Cybersecurity is such big business in Alabama that the state’s Department of Commerce identifies it as high growth, naming seven different state government agencies that conduct ongoing cybersecurity research in addition to 10 private sector cybersecurity startups. Huntsville, Birmingham, and Montgomery are all on the map for their cybersecurity efforts and have been identified as areas with some of the best opportunities for high-paying private sector cybersecurity jobs.
Birmingham’s own Malcovery Security patented the process it uses to identify the common source and nature of email-based cyberattacks. Clients including IBM, Facebook, Visa, eBay, and LinkedIn use the company’s proprietary technology to automatically ID a phishing website without human intervention, then use comparison and clustering technology to determine whether the source of the attack is a known actor or one that has not yet been identified.
The Air Force is relying so heavily on the state’s booming cybersecurity industry that military leaders addressed the Montgomery Chamber of Commerce in 2015. The presence of Maxwell Air Force Base-Gunter Annex in concert with the volume of local IT talent provides the impetus behind the Air Force’s efforts to create a cyber security think tank in Montgomery. Lt. General Steven Kwast was quoted in WSFA as saying that “no place in the country, not even Silicon Valley…have what we have in Montgomery.”
In addition to presenting a large number of employment opportunities, Alabama’s cybersecurity industry will help to strengthen businesses, medical records, and military installations against cyber breaches.
For instance, the Marshall Space Flight Center in Huntsville was home to one of the top ten most infamous hacks in history according to CSO Online. In 1999, a 16-year old hacker known by the name of c0mrade downloaded approximately $1.7 million worth of proprietary software developed for the International Space Station—causing NASA to shut down its computer systems for 3 weeks.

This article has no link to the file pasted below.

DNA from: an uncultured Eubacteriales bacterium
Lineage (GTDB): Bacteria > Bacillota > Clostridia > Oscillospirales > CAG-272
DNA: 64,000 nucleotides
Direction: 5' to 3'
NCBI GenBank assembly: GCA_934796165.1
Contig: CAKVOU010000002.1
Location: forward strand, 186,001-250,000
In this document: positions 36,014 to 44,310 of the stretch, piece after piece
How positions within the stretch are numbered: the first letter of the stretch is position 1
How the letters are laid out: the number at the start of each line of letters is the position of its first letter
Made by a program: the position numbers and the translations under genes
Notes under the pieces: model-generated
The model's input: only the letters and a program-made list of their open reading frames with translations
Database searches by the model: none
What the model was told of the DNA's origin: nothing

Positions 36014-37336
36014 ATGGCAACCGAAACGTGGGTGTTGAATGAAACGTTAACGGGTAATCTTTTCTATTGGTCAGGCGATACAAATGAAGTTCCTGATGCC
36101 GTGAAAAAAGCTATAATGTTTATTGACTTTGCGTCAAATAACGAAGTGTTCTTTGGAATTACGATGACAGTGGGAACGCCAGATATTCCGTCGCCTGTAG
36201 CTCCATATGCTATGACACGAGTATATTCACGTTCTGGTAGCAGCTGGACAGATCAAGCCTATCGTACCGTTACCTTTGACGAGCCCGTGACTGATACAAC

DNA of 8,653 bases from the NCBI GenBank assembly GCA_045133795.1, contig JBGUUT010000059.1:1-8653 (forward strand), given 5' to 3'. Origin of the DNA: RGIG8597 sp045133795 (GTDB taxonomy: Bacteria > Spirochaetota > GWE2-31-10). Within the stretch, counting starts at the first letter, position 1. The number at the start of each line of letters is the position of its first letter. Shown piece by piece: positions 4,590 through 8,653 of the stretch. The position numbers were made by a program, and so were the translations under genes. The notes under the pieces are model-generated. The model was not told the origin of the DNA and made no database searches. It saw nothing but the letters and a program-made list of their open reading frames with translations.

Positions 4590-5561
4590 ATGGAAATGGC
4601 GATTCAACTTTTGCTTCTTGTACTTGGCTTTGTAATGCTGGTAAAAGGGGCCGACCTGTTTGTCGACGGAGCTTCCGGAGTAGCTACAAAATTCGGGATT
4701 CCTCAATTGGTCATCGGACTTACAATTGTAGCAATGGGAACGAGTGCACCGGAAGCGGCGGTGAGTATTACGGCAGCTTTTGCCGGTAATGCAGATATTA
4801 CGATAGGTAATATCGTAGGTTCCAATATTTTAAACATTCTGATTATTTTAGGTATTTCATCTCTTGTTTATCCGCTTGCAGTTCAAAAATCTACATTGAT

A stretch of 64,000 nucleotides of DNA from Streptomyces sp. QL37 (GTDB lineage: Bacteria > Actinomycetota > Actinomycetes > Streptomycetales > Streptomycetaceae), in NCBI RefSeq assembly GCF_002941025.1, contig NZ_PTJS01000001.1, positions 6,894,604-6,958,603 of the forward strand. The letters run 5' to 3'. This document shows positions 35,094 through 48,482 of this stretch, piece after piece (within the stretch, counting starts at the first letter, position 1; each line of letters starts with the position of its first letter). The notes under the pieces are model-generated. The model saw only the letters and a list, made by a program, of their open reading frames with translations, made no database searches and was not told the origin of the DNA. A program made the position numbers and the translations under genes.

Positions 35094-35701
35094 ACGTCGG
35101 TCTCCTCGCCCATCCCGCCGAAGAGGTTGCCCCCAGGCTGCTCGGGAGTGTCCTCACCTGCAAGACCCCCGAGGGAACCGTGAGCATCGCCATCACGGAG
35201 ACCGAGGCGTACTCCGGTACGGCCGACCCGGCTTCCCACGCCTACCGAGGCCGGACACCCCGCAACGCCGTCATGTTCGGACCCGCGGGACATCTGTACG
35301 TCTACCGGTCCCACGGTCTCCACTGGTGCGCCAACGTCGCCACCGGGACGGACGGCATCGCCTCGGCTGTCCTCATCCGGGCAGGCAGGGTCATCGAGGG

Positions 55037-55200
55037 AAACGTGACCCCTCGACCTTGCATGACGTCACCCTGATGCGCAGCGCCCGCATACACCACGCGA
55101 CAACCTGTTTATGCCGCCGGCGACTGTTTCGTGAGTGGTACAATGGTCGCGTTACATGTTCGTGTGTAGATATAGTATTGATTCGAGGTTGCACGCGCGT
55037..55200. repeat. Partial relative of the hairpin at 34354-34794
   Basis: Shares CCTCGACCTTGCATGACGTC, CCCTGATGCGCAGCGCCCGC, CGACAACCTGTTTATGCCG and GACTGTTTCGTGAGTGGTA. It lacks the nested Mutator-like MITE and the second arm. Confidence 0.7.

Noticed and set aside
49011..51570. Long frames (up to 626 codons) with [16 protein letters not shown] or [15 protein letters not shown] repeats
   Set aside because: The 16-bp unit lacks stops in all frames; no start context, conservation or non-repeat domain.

High-profile targets in Alabama have attracted hackers for decades. Recent high-profile cybersecurity breaches that affected Alabama have ranged from a sophisticated hack of 4.5 million patient records from Community Health Systems in 2014 to the relatively low-level attack of the non-profit Red Barn website by ISIS sympathizers who subsequently posted a pro-ISIS message and image on the website in 2015.
Salaries for Key Cybersecurity Positions in Birmingham, Huntsville and Mobile
According to the Robert Half Technology 2016 Salary Guide, cybersecurity experts in Alabama’s major cities of Birmingham, Huntsville and Mobile can expect to be offered salaries within the ranges shown here. The most experienced master’s-prepared cybersecurity specialists can expect to earn on the high end of these ranges:
- Data Security Analyst – $97,825 – $152,000
- Systems Security Administrator – $100,225 – $142,025
- Network Security Administrator – $98,088 – $139,650
- Systems Security Administrator – $98,115 – $139,035
- Data Security Analyst – $105,555 – $148,800
- Network Security Administrator – $96,023 – $136,710
- Data Security Analyst – $97,610 – $137,600
- Systems Security Administrator – $90,730 – $128,570
- Network Security Administrator – $88,795 – $126,420
Job Growth and Salary Data for Alabama’s Information Security Analysts
The Alabama Department of Labor included information security analysts on its top 20 list of high demand occupations for the projection period running from 2012 to 2022. The Department expects this occupation to see 31.95% job growth during this ten-year period leading to 330 positions opening up over this time frame. This appears to be an underestimate of the growth potential for information security analysts in the state, since by 2015 the number of new positions had already increased by 240.
The US Bureau of Labor Statistics provides a detailed analysis of salaries for IT professionals working in this role throughout Alabama as of 2015. Individuals with a master’s degree in cybersecurity are likely to earn the salaries shown in the higher percentiles: